- Gamo 3-9×40 scope with RRR (Recoil Reducing Rail) – Absorbs the recoil of the rifle increasing the lifespan of the scope
- CAT (Custom Action Trigger) – Independently adjust 1st and 2nd stages, adjust your trigger to your personal preference, make it predictable.
- Made in Sp
It’s the simplest and most effective way to learn about the ins and outs of airguns.
When you’re ready to graduate from the pistol, there are six types of air rifles worth considering for backyard or garden shooting:
- Nitro Piston Air Rifle
- Nitro Piston 2
- Precharged Pneumatic
- CO² cartridge air rifles
- Break action air rifle
- Variable pump air rifle
Without a doubt, your choices are going to feel as if they are limitless.
No matter what you choose to go with, all of the technology behind air rifles is pretty good and so long as you practice good maintenance, you and your family will have a blast for years to come, right in your own garden or backyard.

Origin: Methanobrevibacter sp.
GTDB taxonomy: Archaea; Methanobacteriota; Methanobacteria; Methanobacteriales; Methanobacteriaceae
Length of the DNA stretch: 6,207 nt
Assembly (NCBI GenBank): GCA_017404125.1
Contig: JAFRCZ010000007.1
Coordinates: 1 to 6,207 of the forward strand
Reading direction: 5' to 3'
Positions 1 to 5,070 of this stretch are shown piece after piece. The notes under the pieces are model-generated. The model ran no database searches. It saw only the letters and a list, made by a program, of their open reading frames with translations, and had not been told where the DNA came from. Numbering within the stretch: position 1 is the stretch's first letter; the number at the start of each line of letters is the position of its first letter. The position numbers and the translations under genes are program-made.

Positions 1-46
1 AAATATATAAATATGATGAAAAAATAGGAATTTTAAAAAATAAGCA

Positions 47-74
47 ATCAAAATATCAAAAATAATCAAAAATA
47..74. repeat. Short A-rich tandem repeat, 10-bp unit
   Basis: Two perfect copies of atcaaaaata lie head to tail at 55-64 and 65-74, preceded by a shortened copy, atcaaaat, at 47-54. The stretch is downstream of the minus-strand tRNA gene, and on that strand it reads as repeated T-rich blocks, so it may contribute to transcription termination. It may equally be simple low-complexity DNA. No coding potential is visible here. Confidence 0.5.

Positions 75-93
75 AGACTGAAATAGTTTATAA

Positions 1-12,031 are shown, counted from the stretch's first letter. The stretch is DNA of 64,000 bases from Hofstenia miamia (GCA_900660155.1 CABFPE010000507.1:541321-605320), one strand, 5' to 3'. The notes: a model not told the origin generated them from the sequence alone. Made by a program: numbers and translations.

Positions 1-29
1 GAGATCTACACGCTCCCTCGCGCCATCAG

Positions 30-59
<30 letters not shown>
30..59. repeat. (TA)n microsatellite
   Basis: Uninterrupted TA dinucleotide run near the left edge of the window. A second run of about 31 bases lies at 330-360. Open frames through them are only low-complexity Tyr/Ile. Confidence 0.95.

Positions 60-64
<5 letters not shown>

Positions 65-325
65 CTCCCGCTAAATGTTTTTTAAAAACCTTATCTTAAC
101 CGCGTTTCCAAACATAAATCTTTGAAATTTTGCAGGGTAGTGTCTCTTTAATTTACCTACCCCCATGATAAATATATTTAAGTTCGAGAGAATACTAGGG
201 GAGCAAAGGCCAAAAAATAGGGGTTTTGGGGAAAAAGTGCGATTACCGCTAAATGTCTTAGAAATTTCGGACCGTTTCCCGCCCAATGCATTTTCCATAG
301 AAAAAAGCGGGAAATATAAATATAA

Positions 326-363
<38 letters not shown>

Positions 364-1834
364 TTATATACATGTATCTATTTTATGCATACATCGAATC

- DURABLE, WATER RESISTANT SYNTHETIC DESIGN – Tactical style in black with rifled rifled steel barrel
- VARIABLE CONTROL – From 350 fps to 700 fps
- COMPATIBLE WITH .177-CALIBER PELLETS OR TRADITIONAL STEEL BBs
- CROSSBOLT SAFETY – To ensure proper and safe handling
- IDEAL FOR PLINKING, PEST CONTROL, TARGET SHOOTING AND SKILL DEVELOPM
Shooting an air gun in your backyard or garden is an excellent place to target practice and learn how to shoot.
Unless you’re planning on terrorizing your tomato plants with hundreds of pellets and BBs, it’s not going to hurt anything either.
Just remember to contact your local country Sheriff’s Department and determine whether or not it’s legal for you to shoot airguns in your yard.
So long as you get the thumbs up from them, it’s all on you.